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Remmy

Undercover bike cops launch 'best ever' cycle safety scheme in Birmingham

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Remmy

When Mark Hodson gets on his bike in the morning, like many cyclists in the UK, he has come to expect a few close calls. Perhaps drivers will whizz past him too close, or someone will even try a ‘punishment pass’. Luckily, Hodson is a West Midlands Police traffic officer, albeit in plain clothes, and just yards up the road a colleague in a police car is waiting to pull over drivers that give him less than 1.5m space when overtaking (a distance that increases for faster speeds and larger vehicles).

Undercover bike cops launch 'best ever' cycle safety scheme in Birmingham | Environment | The Guardian

https://www.google.co.uk/amp/s/amp.theguardian.com/environment/bike-blog/2016/sep/16/undercover-bike-cops-launch-best-ever-cycle-safety-scheme-in-birmingham?client=ms-android-orange-gb

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Jasper

I took up cycling again about 4 years ago after a gap of some decades . ar first I had a lot of trouble with cars cutting me up and various rage incidents where people wanted to fight me etc and yuffs hararrasing me.

Until I realised that how I dressed effected what others did. In my cycling gear and helmet I looked every bit of what I am, a middle aged easy mark.

However when I ditched the cycle gear and wore combats, boots a hooded top and a base ball cap. I looked like a scote on a bike and like magic the cars gave me more room and the yuffs started saying hello ( and trying to buy weed off me) rather than throwing beer cans. 

i now cruse the roads, alleyways and underpasses of this fair city with impunity , apart from the busses, they will run over you as soon as look at you, but you cant have everything !

Edited by Jasper

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David

Let's hope the same officer will also look at and for cyclists who thunder along pavements weaving through pedestrians, often shouting abuse at those who dare to be walking on it at the time, and those who don't think traffic lights (or any other road regulation for that matter) apply to them.

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obsidian_eclipse
Let's hope the same officer will also look at and for cyclists who thunder along pavements weaving through pedestrians, often shouting abuse at those who dare to be walking on it at the time, and those who don't think traffic lights (or any other road regulation for that matter) apply to them.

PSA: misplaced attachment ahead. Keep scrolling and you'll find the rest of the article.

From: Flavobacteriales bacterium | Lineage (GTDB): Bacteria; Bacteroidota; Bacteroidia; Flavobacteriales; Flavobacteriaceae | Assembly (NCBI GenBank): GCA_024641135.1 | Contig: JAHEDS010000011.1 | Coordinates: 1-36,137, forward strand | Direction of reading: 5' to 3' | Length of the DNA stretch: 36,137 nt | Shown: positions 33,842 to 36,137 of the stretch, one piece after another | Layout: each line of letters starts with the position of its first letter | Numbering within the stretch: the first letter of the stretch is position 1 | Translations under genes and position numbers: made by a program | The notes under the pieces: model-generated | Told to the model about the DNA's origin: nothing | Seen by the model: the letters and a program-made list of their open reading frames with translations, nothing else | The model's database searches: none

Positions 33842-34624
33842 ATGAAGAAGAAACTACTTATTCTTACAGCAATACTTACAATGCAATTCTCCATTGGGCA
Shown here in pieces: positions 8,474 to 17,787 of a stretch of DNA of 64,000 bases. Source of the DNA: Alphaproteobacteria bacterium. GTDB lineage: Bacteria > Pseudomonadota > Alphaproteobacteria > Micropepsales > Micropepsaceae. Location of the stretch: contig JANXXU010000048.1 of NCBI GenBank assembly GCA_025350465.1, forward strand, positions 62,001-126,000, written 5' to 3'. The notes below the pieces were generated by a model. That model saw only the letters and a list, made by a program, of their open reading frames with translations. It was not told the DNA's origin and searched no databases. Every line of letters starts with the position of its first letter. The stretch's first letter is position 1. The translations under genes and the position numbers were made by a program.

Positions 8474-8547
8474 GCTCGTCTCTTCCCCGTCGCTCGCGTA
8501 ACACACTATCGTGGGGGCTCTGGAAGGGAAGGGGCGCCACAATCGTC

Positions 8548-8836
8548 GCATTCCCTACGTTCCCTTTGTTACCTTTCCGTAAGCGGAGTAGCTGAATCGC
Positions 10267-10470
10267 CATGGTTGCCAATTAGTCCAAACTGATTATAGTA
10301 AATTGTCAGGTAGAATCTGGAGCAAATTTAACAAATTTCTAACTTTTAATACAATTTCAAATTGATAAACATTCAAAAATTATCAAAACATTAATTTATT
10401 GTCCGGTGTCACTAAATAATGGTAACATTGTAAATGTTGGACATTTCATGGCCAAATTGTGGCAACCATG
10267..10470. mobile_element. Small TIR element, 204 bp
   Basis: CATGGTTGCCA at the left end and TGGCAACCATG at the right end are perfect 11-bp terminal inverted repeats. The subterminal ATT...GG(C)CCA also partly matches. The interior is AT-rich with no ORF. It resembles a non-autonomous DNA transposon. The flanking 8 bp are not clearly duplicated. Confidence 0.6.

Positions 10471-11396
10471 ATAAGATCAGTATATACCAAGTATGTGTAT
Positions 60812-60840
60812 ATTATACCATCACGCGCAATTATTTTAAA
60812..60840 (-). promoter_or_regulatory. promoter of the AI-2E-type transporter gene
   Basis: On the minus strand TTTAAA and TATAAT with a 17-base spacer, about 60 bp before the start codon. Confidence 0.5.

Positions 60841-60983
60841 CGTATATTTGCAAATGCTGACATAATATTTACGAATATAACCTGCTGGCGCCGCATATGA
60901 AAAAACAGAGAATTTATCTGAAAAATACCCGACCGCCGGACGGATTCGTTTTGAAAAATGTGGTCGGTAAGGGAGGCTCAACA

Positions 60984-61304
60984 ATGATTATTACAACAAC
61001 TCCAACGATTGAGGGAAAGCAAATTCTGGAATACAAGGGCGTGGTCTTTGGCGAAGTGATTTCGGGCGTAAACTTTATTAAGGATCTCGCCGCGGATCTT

The unenforceable pedestrianised areas marked up with cycling prohibited signs. You look a wally when people cycle through with impunity because few people ever stop when you ask. It's not like you catch them on foot, unless it involves some pre-emptive clothes line technique or rugby tackle which is perhaps over the top in most circumstances.

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David

Sadly I agree, but it doesn't rob me of my point.

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Radman
Sadly I agree, but it doesn't rob me of my point.

Some cyclists really do think they are above it all.

The looks and arguments you get from some of them when you DARE stop and speak to them over their cycling.

Its not as big of an issue where I am now but in London I can remember nearly being taken out on numerous occassions by cyclists running reds ect.

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Remmy

I have to agree with all the above points. I used to commute to work by cycling, so many near misses, it doesn't bear thinking about. However then you get the prats who erode any goodwill of motorists with inconsiderate cycling and blatant disregard for the highway code.

I still think this is a good idea however, cyclists can be annoying but rarely lethal to others, driving too close to a cyclist on the other hand often leads to serious injury or death!

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Jasper

Maybe they could enforce Moby phone use at the same time ?

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Radman
Maybe they could enforce Moby phone use at the same time ?



Im surprised West Midlands still has a traffic unit, the local county force where I am have all been merged into an operational support group alongside Dogs, Firearms and OSU.

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Jasper

I fund it hard to believe its any more than a good news story, spread the safety message then get in with something else. Or I doubt this Will be happening once the weather turns to winter

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Techie1


Im surprised West Midlands still has a traffic unit, the local county force where I am have all been merged into an operational support group alongside Dogs, Firearms and OSU.